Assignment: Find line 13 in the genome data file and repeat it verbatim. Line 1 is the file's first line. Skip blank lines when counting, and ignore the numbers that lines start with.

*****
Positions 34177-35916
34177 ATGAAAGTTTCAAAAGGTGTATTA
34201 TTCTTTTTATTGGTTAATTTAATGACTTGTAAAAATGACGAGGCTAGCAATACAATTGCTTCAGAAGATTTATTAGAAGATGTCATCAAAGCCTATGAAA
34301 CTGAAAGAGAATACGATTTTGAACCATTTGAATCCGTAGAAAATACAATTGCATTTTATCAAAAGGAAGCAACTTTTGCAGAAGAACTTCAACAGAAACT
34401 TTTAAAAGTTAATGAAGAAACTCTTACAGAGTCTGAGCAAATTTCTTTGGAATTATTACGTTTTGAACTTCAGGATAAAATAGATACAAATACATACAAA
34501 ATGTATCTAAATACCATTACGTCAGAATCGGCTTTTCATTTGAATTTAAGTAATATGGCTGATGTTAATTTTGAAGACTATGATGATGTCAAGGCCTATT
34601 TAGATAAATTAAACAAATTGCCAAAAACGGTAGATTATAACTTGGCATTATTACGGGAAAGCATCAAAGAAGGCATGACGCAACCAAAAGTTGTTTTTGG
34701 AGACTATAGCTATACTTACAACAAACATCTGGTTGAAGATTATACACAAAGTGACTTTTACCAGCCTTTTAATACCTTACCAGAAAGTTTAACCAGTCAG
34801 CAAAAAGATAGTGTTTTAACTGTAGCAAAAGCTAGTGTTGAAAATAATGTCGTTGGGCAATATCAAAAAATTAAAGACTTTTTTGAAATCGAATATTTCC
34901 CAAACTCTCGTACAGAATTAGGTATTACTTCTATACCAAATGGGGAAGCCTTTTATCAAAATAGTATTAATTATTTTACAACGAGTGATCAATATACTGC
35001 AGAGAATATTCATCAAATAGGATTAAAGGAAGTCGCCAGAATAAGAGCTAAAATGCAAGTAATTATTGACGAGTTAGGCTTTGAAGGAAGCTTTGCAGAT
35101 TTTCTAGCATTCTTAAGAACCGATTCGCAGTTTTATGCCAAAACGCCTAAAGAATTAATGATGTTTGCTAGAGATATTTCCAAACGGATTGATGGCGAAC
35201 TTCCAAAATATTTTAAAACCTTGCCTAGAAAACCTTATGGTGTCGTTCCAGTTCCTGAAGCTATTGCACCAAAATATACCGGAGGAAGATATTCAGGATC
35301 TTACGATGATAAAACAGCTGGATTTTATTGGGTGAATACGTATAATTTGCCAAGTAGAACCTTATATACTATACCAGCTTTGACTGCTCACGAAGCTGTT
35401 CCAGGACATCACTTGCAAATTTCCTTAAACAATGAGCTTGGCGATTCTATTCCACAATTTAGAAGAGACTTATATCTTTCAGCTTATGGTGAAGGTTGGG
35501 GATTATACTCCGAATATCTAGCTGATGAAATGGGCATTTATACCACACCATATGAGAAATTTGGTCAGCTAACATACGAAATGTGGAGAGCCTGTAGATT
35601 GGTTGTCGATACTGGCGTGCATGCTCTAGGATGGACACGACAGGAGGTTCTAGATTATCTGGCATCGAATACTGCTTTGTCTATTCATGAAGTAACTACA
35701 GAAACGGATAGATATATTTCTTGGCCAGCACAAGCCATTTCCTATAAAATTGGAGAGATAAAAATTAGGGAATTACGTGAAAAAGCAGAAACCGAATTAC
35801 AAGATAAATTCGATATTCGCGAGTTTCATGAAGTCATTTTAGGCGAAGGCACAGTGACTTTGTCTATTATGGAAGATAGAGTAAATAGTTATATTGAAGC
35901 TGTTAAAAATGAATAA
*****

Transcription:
35201 TTCCAAAATATTTTAAAACCTTGCCTAGAAAACCTTATGGTGTCGTTCCAGTTCCTGAAGCTATTGCACCAAAATATACCGGAGGAAGATATTCAGGATC